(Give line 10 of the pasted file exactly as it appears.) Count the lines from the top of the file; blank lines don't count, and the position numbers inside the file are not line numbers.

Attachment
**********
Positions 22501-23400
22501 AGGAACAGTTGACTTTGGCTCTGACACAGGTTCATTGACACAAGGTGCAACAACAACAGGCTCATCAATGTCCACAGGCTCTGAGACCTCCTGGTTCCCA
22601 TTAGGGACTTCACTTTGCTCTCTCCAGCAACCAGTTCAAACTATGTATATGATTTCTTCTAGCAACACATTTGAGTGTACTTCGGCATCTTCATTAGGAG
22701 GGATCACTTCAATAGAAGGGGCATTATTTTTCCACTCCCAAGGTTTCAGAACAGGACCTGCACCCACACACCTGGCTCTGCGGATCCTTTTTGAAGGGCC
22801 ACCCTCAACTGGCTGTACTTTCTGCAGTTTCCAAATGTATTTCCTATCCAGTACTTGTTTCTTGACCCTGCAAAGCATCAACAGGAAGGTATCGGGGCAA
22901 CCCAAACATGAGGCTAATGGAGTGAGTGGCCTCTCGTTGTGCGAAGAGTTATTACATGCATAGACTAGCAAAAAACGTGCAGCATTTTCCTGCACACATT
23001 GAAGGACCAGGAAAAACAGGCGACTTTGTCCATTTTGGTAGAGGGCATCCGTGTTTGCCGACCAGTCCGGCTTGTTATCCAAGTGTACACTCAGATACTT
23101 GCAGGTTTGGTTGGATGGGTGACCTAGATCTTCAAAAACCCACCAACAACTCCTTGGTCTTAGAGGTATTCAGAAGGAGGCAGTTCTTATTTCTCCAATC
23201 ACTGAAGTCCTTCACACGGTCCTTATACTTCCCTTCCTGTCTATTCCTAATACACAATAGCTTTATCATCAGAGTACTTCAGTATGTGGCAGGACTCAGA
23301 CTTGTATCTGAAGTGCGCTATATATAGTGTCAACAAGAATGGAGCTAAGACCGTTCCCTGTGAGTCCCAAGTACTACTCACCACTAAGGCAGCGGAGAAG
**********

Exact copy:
23301 CTTGTATCTGAAGTGCGCTATATATAGTGTCAACAAGAATGGAGCTAAGACCGTTCCCTGTGAGTCCCAAGTACTACTCACCACTAAGGCAGCGGAGAAG